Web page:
Even Queen Isabella “married Fernando in order to do the unthinkable: win enough followers to claim the throne of Castile and León for a woman, despite ancient laws that forbade it – and to unite Spain into one kingdom.” (page 207)

The wives in this novel try to exert their power and free will by working around the boundaries of their time.

2. In what way does this woman define “wife”—or in what way is she defined by “wife”?

Marisol plays the role of the proper wife on the surface but is observant and calculating underneath. In this scene with Gabriel, Marisol is warned to not say a word of a transgression he had committed the night before. This is what she says in response:

“I looked up at him, trying to keep my smile fixed and my gaze innocent-looking – even though I’d just learned where a possible source of power in my otherwise helpless position lay. ‘Of course [I won’t say a word], husband,’ I answered sweetly. ‘Of course.'” (pages 133-134)

As events get more desperate, however, Marisol begins to shed more and more of her wifely persona. When she realizes that Gabriel has lied to her, she gets so angry that she attacks him in public. She is no match for him and his machismo, of course, and soon falls unconscious from the blow he gives her. When she awakes and sees him, she tells him she hates him and states that she doesn’t care if he hits her again and that she would “gouge out his eyes” if she were able to move (page 241).


This book was okay and I didn’t really have strong reactions to it either way. Honestly speaking, I started it with very little enthusiasm, expecting a bodice-ripping romance with poor writing and it was better than I expected. While the characters are fairly one-dimensional (the good guys are noble (and the women noble and beautiful) and the bad guys are bad) and their actions predictable, I appreciated the introduction to the Spanish Inquisition which I knew little about and I found this a fast guilty-pleasure kind of read. I was not expecting Hilary Mantel and read it for what it was. I understand from fans that this is the most disappointing of Kalogridis’s books, so readers who are interested may want to check out her other work.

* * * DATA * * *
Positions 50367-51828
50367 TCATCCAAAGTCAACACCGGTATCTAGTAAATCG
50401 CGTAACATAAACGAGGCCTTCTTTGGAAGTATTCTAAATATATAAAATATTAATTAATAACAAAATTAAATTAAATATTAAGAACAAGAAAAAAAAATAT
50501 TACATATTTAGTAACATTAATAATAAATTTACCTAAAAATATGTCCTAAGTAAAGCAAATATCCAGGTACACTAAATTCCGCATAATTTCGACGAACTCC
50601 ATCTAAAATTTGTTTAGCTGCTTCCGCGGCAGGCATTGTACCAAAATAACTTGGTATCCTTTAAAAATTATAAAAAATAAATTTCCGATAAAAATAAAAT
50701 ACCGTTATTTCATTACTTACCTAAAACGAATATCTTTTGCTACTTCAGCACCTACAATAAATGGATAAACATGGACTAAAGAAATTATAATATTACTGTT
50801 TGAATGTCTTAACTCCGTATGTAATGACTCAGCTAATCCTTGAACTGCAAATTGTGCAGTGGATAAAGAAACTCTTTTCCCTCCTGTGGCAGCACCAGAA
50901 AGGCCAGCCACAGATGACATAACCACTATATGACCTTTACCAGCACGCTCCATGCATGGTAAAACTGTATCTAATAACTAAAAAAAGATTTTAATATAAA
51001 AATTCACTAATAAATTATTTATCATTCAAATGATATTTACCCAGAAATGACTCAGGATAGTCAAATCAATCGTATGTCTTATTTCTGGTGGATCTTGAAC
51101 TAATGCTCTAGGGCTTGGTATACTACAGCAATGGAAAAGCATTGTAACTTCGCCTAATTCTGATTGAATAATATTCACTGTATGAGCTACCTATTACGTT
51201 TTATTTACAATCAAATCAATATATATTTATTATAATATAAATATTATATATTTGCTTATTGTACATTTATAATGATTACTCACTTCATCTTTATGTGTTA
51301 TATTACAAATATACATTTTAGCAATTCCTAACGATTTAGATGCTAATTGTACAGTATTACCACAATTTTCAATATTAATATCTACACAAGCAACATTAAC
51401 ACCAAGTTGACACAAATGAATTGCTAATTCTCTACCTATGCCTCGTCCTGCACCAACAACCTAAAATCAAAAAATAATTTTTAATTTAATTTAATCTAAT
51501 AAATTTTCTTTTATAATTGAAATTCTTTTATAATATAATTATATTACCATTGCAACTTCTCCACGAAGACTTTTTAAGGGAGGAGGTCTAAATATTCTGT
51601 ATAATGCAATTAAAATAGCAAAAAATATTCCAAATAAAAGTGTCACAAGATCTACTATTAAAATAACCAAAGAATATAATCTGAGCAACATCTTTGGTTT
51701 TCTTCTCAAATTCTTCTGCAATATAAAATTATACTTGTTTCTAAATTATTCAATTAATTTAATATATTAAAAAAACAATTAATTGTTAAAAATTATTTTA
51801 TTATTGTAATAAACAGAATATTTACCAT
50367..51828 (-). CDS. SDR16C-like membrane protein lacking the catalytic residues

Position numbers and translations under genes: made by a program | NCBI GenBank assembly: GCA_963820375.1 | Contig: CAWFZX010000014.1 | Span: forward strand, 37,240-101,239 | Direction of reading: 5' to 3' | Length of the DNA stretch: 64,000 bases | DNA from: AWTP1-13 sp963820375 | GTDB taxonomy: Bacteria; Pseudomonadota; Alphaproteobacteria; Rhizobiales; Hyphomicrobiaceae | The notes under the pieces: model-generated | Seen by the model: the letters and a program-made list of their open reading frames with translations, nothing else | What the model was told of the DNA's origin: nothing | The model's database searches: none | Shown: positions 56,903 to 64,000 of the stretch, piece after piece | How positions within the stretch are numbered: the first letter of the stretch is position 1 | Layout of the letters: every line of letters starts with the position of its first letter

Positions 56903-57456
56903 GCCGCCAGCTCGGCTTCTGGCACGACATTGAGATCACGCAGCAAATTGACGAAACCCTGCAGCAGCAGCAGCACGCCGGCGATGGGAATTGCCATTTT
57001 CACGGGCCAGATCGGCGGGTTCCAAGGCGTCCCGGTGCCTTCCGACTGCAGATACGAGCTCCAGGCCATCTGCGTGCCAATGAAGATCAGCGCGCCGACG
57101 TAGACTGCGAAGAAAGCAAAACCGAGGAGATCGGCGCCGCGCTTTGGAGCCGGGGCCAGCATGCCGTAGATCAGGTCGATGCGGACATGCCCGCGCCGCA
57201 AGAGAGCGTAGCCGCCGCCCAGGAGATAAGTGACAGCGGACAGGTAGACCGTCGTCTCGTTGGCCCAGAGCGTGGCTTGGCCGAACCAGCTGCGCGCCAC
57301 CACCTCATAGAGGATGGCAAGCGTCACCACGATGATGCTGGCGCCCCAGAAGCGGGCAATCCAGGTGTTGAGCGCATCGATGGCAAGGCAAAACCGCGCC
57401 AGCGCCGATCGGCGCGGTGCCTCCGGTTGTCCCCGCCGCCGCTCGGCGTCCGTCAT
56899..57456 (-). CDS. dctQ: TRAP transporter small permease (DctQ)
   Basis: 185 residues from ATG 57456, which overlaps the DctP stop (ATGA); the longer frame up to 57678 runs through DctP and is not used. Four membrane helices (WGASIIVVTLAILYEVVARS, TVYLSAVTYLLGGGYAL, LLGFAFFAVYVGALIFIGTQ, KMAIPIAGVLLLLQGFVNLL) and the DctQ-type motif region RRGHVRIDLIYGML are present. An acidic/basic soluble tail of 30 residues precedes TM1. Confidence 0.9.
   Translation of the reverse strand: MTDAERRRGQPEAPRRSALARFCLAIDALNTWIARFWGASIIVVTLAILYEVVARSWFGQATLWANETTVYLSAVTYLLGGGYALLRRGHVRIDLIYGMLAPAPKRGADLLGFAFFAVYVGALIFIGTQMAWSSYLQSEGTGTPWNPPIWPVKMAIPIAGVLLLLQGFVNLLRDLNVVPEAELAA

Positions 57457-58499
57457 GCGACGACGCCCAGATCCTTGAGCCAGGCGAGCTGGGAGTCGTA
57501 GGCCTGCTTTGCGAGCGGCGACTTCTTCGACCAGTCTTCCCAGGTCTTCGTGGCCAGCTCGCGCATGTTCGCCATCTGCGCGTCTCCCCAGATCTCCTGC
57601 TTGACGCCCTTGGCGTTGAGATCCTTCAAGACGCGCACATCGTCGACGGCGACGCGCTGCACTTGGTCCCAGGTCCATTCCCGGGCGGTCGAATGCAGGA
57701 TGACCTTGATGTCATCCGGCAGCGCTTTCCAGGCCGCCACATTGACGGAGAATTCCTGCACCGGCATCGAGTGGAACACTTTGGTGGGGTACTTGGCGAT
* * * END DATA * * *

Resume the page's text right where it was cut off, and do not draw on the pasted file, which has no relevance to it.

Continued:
Have you read The Inquisitor’s Wife or books like it? What did you think? Do you have recommendations? And do you judge books by their covers?


Please also check out the other Literary Wives bloggers’ pages to see what they have to say about the book! 

Ariel of One Little Library

Audra of Unabridged Chick

Carolyn O of Rosemary and Reading Glasses


Lynn of Smoke & Mirrors

I’d like to mention also that Emily at The Bookshelf of Emily J. is taking a break from Literary Wives to tend to her busy schedule as a graduate student and mother 🙂